How to Write for Readers Benefit
The Art of Writing
It takes practice and work to become a good writer but with so many unemployed there are people who want to know how to do it better and how to make a living from it.
Where to start, how to construct a story, and putting the pen to paper is awesome and a stopgap for many. What to write about and how to phrase it are the biggest handicaps any writer faces unless their brain is so stuffed with knowledge that it just pours out of them.
If the brain is empty so will be your words and no one wants to read dribble. My favorite saying is "you don't know the view if you have never walked on the street". If that needs interpreting than chances are you have an empty brain. If, on the other hand, it fires your imagination then chances are you are already a good writer. To become proficient at the art can take years so don't despair.
Forget about the empty page you ponder over wondering what to write about. Consider instead what your readers want. That's the true starting point. Be prepared to give before you receive as that is the key to good writing. What is your contribution to knowledge and how much can you give to your reader before expecting them to pay you?
What's in the News
Just about everyone has an opinion
The things discussed on the media are usually good starting points for blogs and articles used to lead people to web sites where your works might be advertised. This is how you can give for nothing to get people interested in your writings.
Items in the news are topical and that's where people search for information. When something big happens, such as the tsunami or the Haiti earthquake, people are glued to the television or news reports. Newspapers sell heaps of print material as their readers absorb the stories while traveling or waiting somewhere. Every bit of information is important and the different slants are of interest to a hungry for news public.
Big news items are repeated over and over for years, even decades. There are still regular repeats of the JFK assassination, of his funeral cortege and of a little 'John-John' saluting his father's coffin. At three years of age it is doubtful whether he perceived what the day was all about or of the fuss made over it. But what appealed to the public was the human interest story, just as in every big news item.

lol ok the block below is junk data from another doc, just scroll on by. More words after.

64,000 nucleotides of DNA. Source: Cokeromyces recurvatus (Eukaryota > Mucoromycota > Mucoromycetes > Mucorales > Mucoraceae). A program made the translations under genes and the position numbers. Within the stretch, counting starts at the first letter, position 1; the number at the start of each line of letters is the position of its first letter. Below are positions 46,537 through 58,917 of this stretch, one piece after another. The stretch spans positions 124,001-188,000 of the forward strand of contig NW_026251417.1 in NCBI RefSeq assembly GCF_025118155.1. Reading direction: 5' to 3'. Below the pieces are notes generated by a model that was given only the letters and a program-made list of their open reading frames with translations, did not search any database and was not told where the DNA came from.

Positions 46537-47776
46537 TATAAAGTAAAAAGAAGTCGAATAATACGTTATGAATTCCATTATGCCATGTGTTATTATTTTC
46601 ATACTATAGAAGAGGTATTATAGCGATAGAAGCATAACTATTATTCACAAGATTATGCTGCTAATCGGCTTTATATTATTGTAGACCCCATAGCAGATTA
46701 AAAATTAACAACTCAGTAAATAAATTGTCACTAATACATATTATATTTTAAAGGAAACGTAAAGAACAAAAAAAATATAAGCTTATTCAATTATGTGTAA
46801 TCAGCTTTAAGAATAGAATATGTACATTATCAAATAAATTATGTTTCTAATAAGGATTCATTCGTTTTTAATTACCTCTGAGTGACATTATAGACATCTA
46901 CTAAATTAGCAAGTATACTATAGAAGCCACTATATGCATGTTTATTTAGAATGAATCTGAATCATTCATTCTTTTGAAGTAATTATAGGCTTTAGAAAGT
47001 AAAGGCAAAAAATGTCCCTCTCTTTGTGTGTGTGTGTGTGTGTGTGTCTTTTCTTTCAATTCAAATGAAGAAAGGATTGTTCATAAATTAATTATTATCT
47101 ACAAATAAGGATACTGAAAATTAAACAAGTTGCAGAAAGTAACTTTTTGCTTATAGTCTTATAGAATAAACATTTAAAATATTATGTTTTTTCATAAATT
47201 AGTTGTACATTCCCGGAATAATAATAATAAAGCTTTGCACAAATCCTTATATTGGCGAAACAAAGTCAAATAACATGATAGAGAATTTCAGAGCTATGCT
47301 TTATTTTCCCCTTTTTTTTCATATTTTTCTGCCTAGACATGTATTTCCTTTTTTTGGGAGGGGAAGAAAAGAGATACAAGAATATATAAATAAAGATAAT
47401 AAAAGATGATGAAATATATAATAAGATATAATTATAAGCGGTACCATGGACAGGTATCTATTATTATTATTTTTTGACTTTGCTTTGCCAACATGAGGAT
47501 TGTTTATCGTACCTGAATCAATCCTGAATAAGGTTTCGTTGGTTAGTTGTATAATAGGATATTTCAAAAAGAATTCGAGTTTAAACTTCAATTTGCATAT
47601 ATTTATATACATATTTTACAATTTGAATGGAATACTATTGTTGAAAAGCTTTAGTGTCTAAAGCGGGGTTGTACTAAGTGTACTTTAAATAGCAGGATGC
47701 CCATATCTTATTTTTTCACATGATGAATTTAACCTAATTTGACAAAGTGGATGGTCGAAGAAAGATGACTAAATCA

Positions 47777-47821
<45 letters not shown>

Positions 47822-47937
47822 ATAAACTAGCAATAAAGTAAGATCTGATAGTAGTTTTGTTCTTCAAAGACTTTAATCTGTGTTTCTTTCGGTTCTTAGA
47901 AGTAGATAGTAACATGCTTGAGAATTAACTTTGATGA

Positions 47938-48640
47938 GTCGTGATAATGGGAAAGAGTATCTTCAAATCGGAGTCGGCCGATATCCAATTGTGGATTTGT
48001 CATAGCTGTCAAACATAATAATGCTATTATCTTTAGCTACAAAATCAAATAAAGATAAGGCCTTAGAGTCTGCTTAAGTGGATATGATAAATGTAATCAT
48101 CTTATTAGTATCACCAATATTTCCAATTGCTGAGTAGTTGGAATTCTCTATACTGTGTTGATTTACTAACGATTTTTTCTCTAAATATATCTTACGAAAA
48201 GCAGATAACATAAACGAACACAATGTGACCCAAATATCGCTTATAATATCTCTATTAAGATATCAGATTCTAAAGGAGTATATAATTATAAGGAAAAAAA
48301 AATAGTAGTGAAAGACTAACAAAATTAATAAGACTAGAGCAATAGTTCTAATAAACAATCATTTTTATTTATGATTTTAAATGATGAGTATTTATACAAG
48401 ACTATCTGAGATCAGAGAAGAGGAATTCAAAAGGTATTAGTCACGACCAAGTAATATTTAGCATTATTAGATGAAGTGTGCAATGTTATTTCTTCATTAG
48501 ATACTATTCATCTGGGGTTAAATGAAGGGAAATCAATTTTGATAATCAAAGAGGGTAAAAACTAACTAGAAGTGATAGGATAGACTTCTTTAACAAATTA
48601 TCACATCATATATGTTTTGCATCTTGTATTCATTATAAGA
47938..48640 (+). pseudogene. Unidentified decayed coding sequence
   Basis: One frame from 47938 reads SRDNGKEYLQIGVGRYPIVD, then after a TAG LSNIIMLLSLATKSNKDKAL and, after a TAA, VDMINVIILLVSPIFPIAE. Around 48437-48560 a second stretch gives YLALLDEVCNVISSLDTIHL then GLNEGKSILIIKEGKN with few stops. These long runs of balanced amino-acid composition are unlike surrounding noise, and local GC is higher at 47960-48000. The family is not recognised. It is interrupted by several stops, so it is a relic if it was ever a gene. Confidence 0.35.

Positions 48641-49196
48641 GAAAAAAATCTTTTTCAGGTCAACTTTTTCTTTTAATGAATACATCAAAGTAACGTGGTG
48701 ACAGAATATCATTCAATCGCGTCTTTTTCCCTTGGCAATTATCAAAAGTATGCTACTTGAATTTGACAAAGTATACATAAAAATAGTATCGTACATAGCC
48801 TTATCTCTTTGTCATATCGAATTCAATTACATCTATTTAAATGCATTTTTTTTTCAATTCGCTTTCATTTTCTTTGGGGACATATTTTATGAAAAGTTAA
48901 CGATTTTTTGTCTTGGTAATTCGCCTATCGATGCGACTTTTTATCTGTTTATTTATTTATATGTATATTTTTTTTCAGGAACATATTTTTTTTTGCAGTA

The Haiti earthquake, which has killed probably more people than the Indian Ocean tsunami, grips the heart and pulls the strings of those who observe and want to help. Images of small children declared orphans is overwhelming and the suffering and hardship of survivors with horrific wounds, many of whom died from lack of medical treatment, will remain with us for all time. As too the great waves pushing inland from the sea to claim more than a quarter of a million lives from many countries around the Indian Ocean on Boxing Day 2004.
The reports are not necessarily great writing but they are packed with interest. They ooze the humanitarian side and they impact with amazement and terror. This is the stuff the media thrives on and which writers survive on.
Take it One Point at a Time
Never confuse your story or blog with too many details. Simple is good and staying focused is better.
The Familiar Creates Warmth
The unfamiliar is cold
Good stories create warmth and bring the reader into the scene, just as in the above stories. People know and relate to them. As they read they see themselves in the time zone, they feel the sensations of the day and they recreate their own images to fit in with what they experience through your words. That allows them to read with speed and not be bogged down trying to get their mind around something that they have no association with.
Its probably this that makes romance sell so well and why so many fiction writers have a code to work by. Recently a romance novelist described her formula for writing novels, which is so simple. Man meets woman, they fall in love, an obstacle separates them for a time, and they get back together in some miraculous way at the end. The author's books sell world wide and makes her a fortune. All because she concentrates on the familiar and not on the cold relationship between the unfamiliar and her audience.
That is not to say that one cannot discuss topics outside of the norm which may be of curious interest to a targeted group. For instance my reincarnation experiences are creating interest. My websites Reincarnation Facts and this one Heaven is Hell highlight my knowledge of it. The sign up forms allow readers to join my lists through which they receive information on more of my writings. Lately the interest in this subject is quite amazing and people are talking about it openly.
Another thing of interest is the bible and what has been inserted therein to change thinking and turn people away from their spiritual roots to a religious event. This is also a biggie and since starting discussions on this through my first web-sites many have taken up the call with heaps of stuff published on it. The public wants to know and the ideas behind mysteries and magic no longer holds up.
These things also generate warmth within as many have recall of things they cannot otherwise explain and prophecies, insight into the future, and de javu are high among them.
The Emotions Tell The Story
Have you ever cried, laughed or felt terror while reading a book
The emotions are there to be used when presenting a story, Authors cry over sad stories and laugh when something tickles their fancy. Books are written with a formula in mind, just as movies are, The best ones use love, hate, violence, torture, sex and horror as enhancements. People want entertainment, passion and a degree of love, hate in the characters. Most people want to feel the terror and experience the pain as well and they most definitely want to smell the roses.